Army Pfc. Lynndie England (search), whose smiling poses in photos of detainee abuse at Baghdad's Abu Ghraib prison (search) made her the face of the scandal, was convicted Monday by a military jury on six of seven counts.
England, 22, was found guilty of one count of conspiracy, four counts of maltreating detainees and one count of committing an indecent act. She was acquitted on a second conspiracy count.
The jury of five male Army officers took about two hours to reach its verdict. Her case now moves to the sentencing phase, which will heard by the same jury beginning Tuesday. She faces a maximum 10 years in prison.
England, wearing her dark green dress uniform, stood at attention as the verdict was read by the jury foreman. She showed no obvious emotion afterward.
Asked for comment after the verdict, defense lawyer Capt. Jonathan Crisp said, "The only reaction I can say is, 'I understand.'"
England's trial is the last for a group of nine Army reservists charged with mistreating prisoners at Abu Ghraib in Iraq, a scandal that badly damaged the United States' image in the Muslim world despite quick condemnation of the abuse by President Bush (search). Two other troops were convicted in trials and the remaining six made plea deals. Several of those soldiers testified at England's trial.
Prosecutors used graphic photos of England to support their contention that she was a key figure in the abuse conspiracy. One photo shows England holding a naked detainee on a leash. In others, she smiles and points to prisoners in humiliating poses.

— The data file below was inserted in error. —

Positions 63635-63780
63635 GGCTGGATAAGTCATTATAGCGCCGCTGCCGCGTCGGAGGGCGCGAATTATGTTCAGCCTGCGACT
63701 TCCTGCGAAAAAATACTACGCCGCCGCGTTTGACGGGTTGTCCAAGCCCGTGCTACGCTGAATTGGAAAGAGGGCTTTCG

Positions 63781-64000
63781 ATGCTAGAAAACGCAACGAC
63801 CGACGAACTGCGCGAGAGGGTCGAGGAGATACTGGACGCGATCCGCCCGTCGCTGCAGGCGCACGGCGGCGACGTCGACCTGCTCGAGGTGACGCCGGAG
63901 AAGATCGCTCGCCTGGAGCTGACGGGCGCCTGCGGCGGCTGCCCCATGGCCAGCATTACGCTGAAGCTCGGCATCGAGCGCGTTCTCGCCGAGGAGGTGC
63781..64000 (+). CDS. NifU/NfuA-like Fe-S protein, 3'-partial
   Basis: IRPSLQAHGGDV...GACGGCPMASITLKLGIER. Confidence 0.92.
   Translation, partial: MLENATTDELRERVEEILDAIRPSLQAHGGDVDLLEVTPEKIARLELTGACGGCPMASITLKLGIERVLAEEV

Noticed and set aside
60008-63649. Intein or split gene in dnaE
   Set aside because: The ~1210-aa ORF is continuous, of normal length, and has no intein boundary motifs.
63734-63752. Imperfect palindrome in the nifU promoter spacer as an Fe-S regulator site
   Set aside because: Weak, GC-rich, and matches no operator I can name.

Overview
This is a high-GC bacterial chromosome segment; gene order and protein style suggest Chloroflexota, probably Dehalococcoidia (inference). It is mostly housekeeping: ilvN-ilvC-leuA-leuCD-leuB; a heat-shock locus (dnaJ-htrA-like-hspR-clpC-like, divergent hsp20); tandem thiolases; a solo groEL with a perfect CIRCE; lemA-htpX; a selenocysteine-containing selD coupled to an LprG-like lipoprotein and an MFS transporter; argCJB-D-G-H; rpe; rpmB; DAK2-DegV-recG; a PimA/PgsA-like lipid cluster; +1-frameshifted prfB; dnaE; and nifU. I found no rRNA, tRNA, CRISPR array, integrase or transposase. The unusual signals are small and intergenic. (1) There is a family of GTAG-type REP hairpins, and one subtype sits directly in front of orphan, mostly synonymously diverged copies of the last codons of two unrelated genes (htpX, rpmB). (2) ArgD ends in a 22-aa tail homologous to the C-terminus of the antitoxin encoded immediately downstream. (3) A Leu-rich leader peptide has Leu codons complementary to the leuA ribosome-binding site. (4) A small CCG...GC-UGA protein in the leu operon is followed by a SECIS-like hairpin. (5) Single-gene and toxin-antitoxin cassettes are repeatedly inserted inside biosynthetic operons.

The conspiracy acquittal came on a count pertaining to the leash incident; she was found guilty of a maltreatment count stemming from the same incident.
Beyond the sordid photos, prosecutors pointed to England's statement to Army investigators in January 2004 that the mistreatment was done to amuse the U.S. guards at Abu Ghraib.
"The accused knew what she was doing," said Capt. Chris Graveline, the lead prosecutor. "She was laughing and joking. ... She is enjoying, she is participating, all for her own sick humor."
Crisp countered that England was only trying to please her soldier boyfriend, then-Cpl. Charles Graner Jr., labeled the abuse ringleader by prosecutors.
"She was a follower, she was an individual who was smitten with Graner," Crisp said. "She just did whatever he wanted her to do."
England, from Fort Ashby, W.Va., has said that Graner, now serving a 10-year sentence, fathered her young son.
The defense argued that England suffered from depression and that she has an overly compliant personality, making her a heedless participant in the abuse.